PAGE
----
This is largely to be expected when viewed through a demographic lens. While affordability headwinds to millennial ownership (whether by virtue of too-high for-sale prices, too little savings or some combination thereof) are well documented, it’s worth reiterating just how far behind they are — more than 25 million millennials, 42 percent of the largest generational cohort in the United States, are over the age of 35 — and yet, the age-adjusted homeownership rate relative to prior generations is roughly 5 percent below Gen X and baby boomers when they were the same ages, according to Apartment List’s 2022 Millennial Homeownership Report using data from the Census Bureau’s Current Population Survey Annual Social and Economic Supplement 1985–2021. This ownership gap is creating organic demand tailwinds for SFR that would otherwise be transitioning out of the rental category completely. So, rather than a cannibalization of traditional apartment demand, we describe the growth in SFR as an extended capture for investor capital.

Let’s assume we’re satisfied that adding SFR to a portfolio doesn’t cannibalize demand from our traditional multifamily assets. Still, most SFR investment today is focused in high-growth markets where such strategies are viable, predominantly in the South and West, markets that are also targets for traditional multifamily investing. How might the addition of SFR in the same markets affect portfolio diversification? Are these two residential segments’ performance sufficiently different from one another, or are investors unknowingly doubling down on the same fundamentals?

To answer these questions, we considered the correlations of rent growth trajectories of both traditional apartments as well as single-family rentals in a handful of high-growth markets in Georgia, Texas, Tennessee, Florida and Arizona from the past 22 years. The following takeaways are based on the results shown in the accompanying table above:

  • Intra-market correlations are generally no higher than inter-market: The values denoted in the shaded boxes represent the correlation between single-family rental and multifamily rent growth in the same market. The correlation coefficient between Atlanta SFR rent growth and Atlanta apartment rent growth, for example, is 0.34. Atlanta apartments demonstrate a similar correlation level to SFR in Orlando, San Antonio and Tampa, at 0.37, 0.39 and 0.40, respectively. In fact, Atlanta apartment rent growth has shown a higher correlation to SFR in Dallas and Nashville than SFR in the same market. As a note to materiality, most statisticians note a correlation coefficient nearer to 1 as indicative of a strongly positive relationship — the lower the number, the less statistically significant the relationship between the two metrics.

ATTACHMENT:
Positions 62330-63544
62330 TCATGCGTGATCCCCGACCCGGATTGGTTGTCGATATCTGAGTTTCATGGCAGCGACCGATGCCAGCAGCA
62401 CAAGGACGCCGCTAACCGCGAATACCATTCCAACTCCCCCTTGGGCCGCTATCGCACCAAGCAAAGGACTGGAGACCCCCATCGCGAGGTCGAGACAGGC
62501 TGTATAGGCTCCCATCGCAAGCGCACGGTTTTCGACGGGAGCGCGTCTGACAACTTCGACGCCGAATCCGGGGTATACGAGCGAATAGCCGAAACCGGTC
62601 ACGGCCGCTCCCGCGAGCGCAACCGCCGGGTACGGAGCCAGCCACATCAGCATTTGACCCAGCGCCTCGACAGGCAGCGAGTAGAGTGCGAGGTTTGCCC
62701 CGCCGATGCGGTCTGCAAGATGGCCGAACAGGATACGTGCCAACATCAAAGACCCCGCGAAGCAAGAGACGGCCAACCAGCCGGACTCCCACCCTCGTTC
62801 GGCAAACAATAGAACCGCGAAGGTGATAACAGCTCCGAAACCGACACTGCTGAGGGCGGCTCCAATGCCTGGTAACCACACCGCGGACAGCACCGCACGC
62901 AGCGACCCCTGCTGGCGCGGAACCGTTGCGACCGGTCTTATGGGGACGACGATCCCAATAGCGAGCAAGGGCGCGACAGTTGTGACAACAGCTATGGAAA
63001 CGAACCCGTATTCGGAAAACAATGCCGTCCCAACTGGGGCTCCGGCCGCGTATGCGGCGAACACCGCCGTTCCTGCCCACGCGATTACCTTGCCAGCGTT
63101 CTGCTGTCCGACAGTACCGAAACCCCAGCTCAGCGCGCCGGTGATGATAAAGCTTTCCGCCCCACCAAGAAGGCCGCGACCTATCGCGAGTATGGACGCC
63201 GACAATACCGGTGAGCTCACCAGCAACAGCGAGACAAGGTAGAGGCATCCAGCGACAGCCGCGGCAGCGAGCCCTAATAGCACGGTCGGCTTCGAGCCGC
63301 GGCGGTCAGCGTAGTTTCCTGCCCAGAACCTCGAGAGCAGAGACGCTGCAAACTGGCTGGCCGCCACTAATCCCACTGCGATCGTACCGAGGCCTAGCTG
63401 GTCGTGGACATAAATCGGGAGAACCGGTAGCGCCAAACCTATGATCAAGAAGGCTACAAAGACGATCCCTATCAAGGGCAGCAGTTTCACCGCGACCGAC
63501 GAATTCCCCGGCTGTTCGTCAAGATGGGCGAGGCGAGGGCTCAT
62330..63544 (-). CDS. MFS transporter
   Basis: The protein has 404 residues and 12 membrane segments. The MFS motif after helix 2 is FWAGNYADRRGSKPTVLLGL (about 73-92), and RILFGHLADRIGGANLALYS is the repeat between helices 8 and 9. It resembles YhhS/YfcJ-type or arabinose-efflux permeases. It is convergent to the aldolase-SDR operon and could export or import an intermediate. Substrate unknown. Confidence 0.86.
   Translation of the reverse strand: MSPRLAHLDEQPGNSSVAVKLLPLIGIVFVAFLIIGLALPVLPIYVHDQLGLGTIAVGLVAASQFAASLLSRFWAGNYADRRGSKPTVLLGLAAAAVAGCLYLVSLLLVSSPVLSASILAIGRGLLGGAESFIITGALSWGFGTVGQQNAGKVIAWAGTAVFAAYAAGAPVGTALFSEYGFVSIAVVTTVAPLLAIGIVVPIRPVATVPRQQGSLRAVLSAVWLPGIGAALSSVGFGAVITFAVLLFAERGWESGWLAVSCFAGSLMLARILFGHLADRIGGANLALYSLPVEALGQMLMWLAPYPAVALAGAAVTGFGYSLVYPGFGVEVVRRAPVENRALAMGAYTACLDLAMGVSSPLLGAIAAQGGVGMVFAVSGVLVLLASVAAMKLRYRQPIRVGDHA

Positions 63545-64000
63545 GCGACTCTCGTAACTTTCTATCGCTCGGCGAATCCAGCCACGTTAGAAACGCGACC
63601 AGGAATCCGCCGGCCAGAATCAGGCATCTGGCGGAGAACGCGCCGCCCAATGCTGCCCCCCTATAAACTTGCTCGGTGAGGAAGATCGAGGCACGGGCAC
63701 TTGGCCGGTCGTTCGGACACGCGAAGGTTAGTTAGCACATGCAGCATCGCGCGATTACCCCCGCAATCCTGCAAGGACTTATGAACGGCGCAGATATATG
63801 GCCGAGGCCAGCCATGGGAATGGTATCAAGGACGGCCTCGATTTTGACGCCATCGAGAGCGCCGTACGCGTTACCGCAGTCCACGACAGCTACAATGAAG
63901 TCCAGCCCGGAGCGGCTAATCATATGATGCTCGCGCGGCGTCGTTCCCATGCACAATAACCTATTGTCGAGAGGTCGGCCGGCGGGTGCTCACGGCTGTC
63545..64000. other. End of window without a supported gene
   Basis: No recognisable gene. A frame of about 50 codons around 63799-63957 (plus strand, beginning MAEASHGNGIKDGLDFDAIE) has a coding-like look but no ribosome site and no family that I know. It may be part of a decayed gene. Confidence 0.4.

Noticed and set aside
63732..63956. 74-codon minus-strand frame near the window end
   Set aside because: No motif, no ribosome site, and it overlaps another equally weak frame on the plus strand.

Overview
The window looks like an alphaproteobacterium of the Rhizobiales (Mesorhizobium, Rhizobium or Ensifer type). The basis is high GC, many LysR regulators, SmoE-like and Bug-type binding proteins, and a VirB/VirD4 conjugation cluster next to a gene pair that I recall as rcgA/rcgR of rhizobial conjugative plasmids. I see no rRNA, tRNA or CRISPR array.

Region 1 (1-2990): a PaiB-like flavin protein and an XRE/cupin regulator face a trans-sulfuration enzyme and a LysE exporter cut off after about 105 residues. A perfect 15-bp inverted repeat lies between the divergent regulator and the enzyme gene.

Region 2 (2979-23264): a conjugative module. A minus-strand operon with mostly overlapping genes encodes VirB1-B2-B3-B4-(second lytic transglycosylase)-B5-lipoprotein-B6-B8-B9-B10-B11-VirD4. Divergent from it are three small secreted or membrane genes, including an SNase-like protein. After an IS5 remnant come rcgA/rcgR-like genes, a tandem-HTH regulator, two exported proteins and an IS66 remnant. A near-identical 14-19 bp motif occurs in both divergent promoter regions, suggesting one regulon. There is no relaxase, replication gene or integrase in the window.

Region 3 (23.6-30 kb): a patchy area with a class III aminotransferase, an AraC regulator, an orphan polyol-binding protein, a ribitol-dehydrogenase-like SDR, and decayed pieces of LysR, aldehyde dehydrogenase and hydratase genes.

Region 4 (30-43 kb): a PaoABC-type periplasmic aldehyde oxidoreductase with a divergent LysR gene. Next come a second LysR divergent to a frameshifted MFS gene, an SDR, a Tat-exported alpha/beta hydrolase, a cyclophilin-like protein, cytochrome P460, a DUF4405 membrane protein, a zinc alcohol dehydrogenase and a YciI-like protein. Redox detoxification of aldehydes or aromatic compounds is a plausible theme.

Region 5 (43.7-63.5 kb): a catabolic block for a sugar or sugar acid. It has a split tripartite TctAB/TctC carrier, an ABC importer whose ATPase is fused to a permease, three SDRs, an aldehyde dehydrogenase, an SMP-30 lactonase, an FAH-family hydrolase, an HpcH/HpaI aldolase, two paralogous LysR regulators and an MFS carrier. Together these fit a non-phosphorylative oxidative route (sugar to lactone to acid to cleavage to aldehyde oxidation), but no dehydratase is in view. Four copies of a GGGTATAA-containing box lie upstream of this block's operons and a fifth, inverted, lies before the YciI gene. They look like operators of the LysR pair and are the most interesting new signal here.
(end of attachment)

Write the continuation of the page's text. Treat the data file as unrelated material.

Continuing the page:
• Higher correlations occur within subtypes across markets: Although not displayed in the table, we ran the same analysis across just SFR and just multifamily. What we found was that the correlation coefficients between SFR markets were materially higher than the correlation between a market’s SFR and apartment market, and the same holds true of correlation measures between different apartment markets. This seems to confirm that although SFR and multifamily are complementary flavors of for-rent residential, they exhibit fundamental cycles that are distinct from one another.
  • Positive correlations to some extent should be expected: Although the correlations were higher between SFR markets than SFR and their local apartment counterparts, positive correlations were expected, as housing does not operate in a vacuum. The rate of household formation, cost of ownership, labor market dynamics and the relative strength of the macroeconomy all influence demand and, in turn, rental rate growth to similar degrees, such that most market sectors in a given country generally move in the same broad direction.

Given the forthcoming growth in the 30- to 45-year-old cohort as the crest of the millennial wave ages forward, it seems prudent for investors to contemplate adding exposure to asset types such as SFR that are poised to support this generational next phase. Given the more structural challenges curtailing greater homeownership in this cohort, the outlook remains quite favorable even against a moderating macroeconomic backdrop.

The data also suggest increasing investment in SFR need not be at the expense of traditional multifamily — rather, the two can serve as complementary but separate buckets in a broadened residential allocation, capturing a wider swath of the rental spectrum and offering housing solutions that cater to longer periods of a renter’s life.


Sabrina Unger is managing director, head of research and strategy, at American Realty Advisors, and Britteni Lupe is associate, research and strategy, with the firm.